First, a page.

"Did you go to Nautilus?" Glazer asked.
"Oh my goodness," replied Booth multiple times at first with smiles and then with tears. Mr. Booth can't stop crying and buries his head in his hands.
"This was the nicest kid in middle school. He was the best kid in middle school. I used to play football with him and all the kids."
"I'm sorry to see you here," replied Glazer. "I always wondered what happened to you."
"What's sad is how old we've become. Good luck to you, sir, I hope you are able to come out of this OK and just lead a lawful life."
Glazer set Booth's bond at $43,000. He has at least one previous arrest for theft in Miami-Dade back in 2010. The actual case has been assigned to a different judge.
Could the power of awe help
PBS FRONTLINE Report: Locked up for Skipping School
Christel Tribble says she wants to be on American Idol, or maybe even become a detective someday. But in her home of Beecher Terrace — a housing project in Louisville, Ky., where around one in six people cycle in and out of prison every year — the odds seem stacked against her.
Tribble’s father has been in jail. So have all her uncles and several cousins. In 2013, at the age of 15, Christel Tribble was locked up too.
At the time, Tribble had been diagnosed with bipolar disorder and ADHD. When she stopped showing up to school, she was summoned to court. When she violated the rules of her probation, she became one of the more than 1,000 children jailed in Kentucky every year for minor offenses like truancy.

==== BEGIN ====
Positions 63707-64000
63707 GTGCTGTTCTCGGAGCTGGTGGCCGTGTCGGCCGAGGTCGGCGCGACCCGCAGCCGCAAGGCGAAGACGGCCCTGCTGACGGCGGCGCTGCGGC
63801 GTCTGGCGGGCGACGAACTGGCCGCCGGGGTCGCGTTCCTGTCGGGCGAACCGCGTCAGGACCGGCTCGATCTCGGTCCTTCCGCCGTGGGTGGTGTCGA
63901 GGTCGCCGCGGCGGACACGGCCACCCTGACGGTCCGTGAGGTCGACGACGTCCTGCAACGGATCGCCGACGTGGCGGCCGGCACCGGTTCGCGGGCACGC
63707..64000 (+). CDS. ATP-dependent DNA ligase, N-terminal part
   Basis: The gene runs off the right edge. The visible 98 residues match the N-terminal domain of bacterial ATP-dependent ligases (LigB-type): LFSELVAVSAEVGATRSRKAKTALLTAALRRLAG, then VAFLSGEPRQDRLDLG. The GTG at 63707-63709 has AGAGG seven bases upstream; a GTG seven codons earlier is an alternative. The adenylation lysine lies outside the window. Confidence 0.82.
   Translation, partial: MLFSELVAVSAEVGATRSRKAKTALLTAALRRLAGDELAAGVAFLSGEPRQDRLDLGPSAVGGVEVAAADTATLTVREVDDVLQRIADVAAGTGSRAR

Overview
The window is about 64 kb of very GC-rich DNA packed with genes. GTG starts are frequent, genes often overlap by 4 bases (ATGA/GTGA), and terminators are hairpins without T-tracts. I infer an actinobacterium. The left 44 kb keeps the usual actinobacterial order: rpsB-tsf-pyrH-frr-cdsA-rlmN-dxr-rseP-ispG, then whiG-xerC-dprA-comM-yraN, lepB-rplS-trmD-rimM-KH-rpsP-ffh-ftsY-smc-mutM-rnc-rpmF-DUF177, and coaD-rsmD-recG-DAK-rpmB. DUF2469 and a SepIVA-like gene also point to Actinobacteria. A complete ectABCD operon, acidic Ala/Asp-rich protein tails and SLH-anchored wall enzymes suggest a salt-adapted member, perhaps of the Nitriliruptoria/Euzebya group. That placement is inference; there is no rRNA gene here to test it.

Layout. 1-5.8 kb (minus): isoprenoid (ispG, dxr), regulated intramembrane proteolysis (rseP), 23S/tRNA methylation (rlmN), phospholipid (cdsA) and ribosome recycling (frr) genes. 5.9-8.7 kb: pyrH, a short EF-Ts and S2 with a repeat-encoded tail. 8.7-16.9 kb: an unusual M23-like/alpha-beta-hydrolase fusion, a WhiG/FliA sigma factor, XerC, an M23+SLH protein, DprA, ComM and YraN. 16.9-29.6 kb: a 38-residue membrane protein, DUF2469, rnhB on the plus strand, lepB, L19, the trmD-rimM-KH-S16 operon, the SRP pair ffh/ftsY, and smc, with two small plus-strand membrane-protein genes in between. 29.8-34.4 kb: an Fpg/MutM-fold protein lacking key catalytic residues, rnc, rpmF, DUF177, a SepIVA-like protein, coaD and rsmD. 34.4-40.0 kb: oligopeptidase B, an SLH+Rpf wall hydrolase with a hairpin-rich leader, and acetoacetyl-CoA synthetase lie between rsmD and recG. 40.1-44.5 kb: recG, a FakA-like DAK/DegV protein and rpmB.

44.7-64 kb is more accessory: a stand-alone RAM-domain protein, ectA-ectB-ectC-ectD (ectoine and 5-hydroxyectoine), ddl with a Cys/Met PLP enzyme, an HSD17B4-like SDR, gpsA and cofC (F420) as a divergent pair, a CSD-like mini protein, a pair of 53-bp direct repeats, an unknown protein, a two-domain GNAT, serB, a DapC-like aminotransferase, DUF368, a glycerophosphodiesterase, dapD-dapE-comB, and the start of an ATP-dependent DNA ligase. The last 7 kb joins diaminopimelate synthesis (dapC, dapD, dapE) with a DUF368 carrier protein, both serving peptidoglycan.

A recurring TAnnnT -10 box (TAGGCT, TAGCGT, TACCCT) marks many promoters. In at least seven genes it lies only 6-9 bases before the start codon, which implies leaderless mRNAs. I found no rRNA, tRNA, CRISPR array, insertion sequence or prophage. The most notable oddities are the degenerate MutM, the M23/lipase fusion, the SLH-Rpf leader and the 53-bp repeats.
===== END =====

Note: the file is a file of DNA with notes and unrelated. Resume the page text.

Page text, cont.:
“In these communities, where incarceration has become so normal, the system operates practically from cradle to grave,” Michelle Alexander, associate professor of law at Ohio State University, told FRONTLINE. “When you’re born, your parent has likely already spent time behind bars. You’re likely to attend schools that have zero-tolerance policies, where police officers patrol the halls, where disputes with teachers are treated as criminal infractions, where a schoolyard fight results in your first arrest. It sends this message that whether you follow the rules or you don’t, you’re going to jail.”
Recent significant population studies out of Birmingham:
Hallucinogen use predicts reduced recidivism among substance-
involved offenders under community corrections supervision
Classic psychedelic use is associated with reduced psychological
distress and suicidality in the United States adult population
Can psilocybin mushrooms cure cocaine addiction?
Addiction specialist explores classic hallucinogen ayahuasca, sacramental tea used for centuries by indigenous South Americans:
How does ayahuasca (dimethyltryptamine) work on the brain?
#RxProblem Caused by
Is in UNETHICAL not to expand research for alternative
consciousness-based therapies that have few side effects?